The Great Migration Study Project
The New England Historic Genealogical Society’s Great Migration Study Project has the following mission:
The aim of the Great Migration Study Project is to compile comprehensive genealogical and biographical accounts of every person who settled in New England between 1620 and 1640. Between these years about twenty thousand English men, women, and children crossed the Atlantic to settle New England. For a century and a half genealogists have been studying these families, and thousands of books and articles have been published as a result.
The result of this project has been two series of books which serve as the standard source for New England genealogy during this period, and another series is planned. A flyer for the books produced thus far, under the leadership of Robert Charles Anderson, FASG, is located here and linked from the Great Migration Study Project web page.
But I am writing today about another product of that endeavor. The Great Migration Newsletter is issued four times per year and addresses topics and issues that would naturally come to light during a decades-long study. I subscribe to the newsletter electronically but I tend to read it when it is compiled in book form; I have an earlier compilation and the most recent volume.
The newsletter covers topics and knowledge that are amassed during the course of compiling over 2,400 biographical sketches (so far), and yet, don’t fit into the sketches themselves.
The Newsletter covers:
- sources of information town-by-town
- detailed lists of the travelers on certain ships
- the process of solving certain puzzles (most frequently, distinguishing between people with similar names)
- the meanings of archaic terms or legal proceedings
- The “Recent Literature” column provides excellent tips about publications (mostly articles) concerning this period.
- The “Editor’s Effusions” take you inside the decades-long project to help you understand the concerns, procedures, and, more than anything, the thought process involved in assigning identities from such a varied set of sources. The idea of studying all such sources deeply, and using them to reconstruct a population, is staggering. It sort of makes me tired just thinking about it.
What I learned from the Newsletter
Last weekend, I made the following discoveries in the compiled volumes of the Newsletter:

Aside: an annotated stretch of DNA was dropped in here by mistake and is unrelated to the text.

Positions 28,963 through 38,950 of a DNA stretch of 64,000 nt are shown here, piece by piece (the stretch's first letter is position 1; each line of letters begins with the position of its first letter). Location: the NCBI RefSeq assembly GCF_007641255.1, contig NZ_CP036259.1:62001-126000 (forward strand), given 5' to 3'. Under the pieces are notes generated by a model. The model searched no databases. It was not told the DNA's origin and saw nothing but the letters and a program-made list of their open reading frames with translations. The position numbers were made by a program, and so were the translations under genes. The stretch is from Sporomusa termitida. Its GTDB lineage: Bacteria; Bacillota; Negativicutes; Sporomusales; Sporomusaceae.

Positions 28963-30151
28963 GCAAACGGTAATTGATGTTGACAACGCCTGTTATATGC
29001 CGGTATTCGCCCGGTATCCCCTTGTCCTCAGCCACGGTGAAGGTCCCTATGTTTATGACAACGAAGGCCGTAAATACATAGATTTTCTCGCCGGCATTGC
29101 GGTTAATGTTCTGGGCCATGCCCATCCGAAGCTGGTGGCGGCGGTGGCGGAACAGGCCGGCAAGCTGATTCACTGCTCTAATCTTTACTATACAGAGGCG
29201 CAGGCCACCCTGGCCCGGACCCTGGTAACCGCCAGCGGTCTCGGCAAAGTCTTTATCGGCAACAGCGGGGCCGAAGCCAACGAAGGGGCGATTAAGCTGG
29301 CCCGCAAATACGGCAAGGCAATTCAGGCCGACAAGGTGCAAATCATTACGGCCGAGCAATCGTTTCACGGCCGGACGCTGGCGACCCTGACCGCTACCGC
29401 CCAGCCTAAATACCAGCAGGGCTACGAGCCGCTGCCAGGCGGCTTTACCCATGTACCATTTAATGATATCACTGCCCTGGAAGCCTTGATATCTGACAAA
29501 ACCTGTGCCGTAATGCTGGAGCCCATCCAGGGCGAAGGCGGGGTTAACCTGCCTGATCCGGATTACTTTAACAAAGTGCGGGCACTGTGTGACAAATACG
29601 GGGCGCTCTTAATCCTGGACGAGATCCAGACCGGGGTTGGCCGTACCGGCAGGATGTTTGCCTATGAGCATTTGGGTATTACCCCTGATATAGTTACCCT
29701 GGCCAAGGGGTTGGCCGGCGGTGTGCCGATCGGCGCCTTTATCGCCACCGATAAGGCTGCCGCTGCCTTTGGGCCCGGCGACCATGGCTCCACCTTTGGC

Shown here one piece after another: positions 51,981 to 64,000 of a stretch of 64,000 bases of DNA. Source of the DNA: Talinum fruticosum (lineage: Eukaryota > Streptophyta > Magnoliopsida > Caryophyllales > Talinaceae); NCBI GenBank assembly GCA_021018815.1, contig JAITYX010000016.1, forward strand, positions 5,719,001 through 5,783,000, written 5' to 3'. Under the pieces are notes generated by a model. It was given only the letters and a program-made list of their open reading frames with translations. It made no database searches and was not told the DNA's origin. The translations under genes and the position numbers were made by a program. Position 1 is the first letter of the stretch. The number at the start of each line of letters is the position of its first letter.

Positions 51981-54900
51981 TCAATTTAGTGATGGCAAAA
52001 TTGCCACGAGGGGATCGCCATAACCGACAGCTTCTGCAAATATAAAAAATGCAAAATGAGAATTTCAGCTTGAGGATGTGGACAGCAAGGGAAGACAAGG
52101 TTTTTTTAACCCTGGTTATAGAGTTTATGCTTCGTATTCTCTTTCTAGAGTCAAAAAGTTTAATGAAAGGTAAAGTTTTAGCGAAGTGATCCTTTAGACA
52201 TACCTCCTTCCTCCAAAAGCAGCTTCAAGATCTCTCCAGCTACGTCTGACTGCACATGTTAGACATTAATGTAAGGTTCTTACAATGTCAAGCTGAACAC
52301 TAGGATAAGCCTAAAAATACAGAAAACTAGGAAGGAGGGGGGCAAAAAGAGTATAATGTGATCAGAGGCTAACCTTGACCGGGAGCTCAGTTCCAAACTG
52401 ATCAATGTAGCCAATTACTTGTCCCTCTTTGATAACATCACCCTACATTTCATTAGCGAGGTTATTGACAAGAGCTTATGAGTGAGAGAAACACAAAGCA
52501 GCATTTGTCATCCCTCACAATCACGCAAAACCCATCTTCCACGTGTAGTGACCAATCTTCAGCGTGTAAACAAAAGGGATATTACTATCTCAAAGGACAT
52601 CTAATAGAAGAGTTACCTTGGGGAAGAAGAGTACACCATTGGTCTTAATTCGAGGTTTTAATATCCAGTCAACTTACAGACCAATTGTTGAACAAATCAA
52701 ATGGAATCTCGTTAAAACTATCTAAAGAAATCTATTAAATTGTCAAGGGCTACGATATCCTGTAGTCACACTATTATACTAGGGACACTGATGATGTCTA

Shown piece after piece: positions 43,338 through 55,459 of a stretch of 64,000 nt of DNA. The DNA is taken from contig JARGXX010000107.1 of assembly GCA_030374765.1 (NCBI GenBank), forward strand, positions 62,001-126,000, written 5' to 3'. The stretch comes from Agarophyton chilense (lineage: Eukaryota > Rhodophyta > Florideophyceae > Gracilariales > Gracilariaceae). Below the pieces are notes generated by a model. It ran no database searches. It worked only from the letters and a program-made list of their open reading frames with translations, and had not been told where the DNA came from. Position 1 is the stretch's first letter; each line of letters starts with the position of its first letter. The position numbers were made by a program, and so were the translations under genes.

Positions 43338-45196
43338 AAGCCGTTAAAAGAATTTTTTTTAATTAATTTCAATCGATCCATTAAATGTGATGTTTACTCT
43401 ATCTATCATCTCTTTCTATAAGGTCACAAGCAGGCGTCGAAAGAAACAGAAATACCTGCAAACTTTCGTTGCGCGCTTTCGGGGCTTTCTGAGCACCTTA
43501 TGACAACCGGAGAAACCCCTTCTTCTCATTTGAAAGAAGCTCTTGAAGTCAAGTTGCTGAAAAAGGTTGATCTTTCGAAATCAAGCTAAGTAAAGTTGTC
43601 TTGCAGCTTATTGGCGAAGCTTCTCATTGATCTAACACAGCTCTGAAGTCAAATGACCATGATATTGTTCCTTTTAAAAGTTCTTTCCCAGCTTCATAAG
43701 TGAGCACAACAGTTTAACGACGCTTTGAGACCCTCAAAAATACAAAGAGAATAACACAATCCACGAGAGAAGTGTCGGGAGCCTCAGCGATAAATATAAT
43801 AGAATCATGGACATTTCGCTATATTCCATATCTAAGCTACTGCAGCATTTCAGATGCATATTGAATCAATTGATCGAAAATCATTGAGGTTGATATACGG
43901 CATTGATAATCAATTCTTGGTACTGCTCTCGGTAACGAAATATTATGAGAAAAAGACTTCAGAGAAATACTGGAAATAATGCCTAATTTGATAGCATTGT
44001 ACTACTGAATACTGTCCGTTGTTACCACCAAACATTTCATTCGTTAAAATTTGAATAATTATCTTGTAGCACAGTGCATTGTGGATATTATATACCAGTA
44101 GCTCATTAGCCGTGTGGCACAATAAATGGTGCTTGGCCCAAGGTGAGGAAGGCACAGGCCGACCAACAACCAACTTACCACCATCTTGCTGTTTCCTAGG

- I am not descended from a Native American, not this time, anyway. An article on my ancestor Joseph Daggett of Martha’s Vinyard was published in the NEHG Register (161 (2007): 5-21) that clarifies his two marriages, one to a native American and one to Amy Eddy. I am descended from the latter. The article, by R. Andrew Pierce, is cited on page 15 of The Great Migration Newsletter, vol. 16-20.
- There has been new work done on my Tefft line. Older works on the Teffts are clearly inaccurate, but knowing that didn’t help with my brick wall ancestor, Nancy Tefft. An article by “Pat Hatcher” was published in the New York Genealogical and Biographical Record 139 (2008): 103-8. The article, “Peter Tefft and Occam’s Razor” clarifies the first three generations of John Tefft’s line. I never thought of looking in the NYGBR, and the 2008 volumes are not included in the NEHGS online index. This article was mentioned on page 48 of The Great Migration Newsletter, vol. 16-20.
- An analysis of the earliest Providence record books. If you think this subject is not complicated, try explaining the following: “The Second Book of the Town of Providence Otherwise Called the Old Town Book, the Short Old Town Book, the Old Burnt Book and Sometimes Called the Book With Brass Clasps.” And it gets more confusing from there. The “Focus on Providence” article is an intelligent discussion of the various records available from this period. In the Vital Records section, for instance, the interesting conclusion is drawn that both Snow (Alphabetical Index of the Births, Marriages and Deaths Recorded in Providence from 1636 to 1850 Inclusive) and Arnold (Vital Records of Rhode Island, 1636 – 1850, vol. 2, Providence County) were working from transcripts for these earliest records instead of originals. This article is on pages 247-250 of The Complete Great Migration Newsletter, vol. 1-15.
- Work has been done on the English background of my ancestors Lawrence and Cassandra (Burnell) Southwick of Salem, Massachusetts, by John C. Brandon and Janet Ireland Delorey. Published in the American Genealogist 71 (1996):193-97, the article was cited on page 195 of The Complete Great Migration Newsletter, vol. 1-15.
- I now know what “a cheese fat”, a “bill-hook”, “furniture in the kitchen” and “lumber in the chamber” are, and none are what I would have thought. An article on Household Goods – Part 1 attempts to help readers be more knowledgeable about their ancestors’ probate inventory lists. It is found on page 145-146, 152 in The Great Migration Newsletter, vol. 16-20.
Why the Newsletter is so valuable
The The Great Migration Newsletter is a thoughtful look at the painstaking process of turning details into stories, which lies at the heart of genealogy. Whether they are examining groups of ship’s passengers before and after the journey, piecing together the process of becoming a freeman, using clues to find a wife’s family, reviewing books in terms of accuracy, or agonizing over the provenance of records for a town, they are doing exactly what all of us, on our best days, should be doing. Finding, and knowledgeably accounting for, all available sources.
Would you like some of the best genealogists in the country to show you their methods? Try reading The Great Migration Newsletter.
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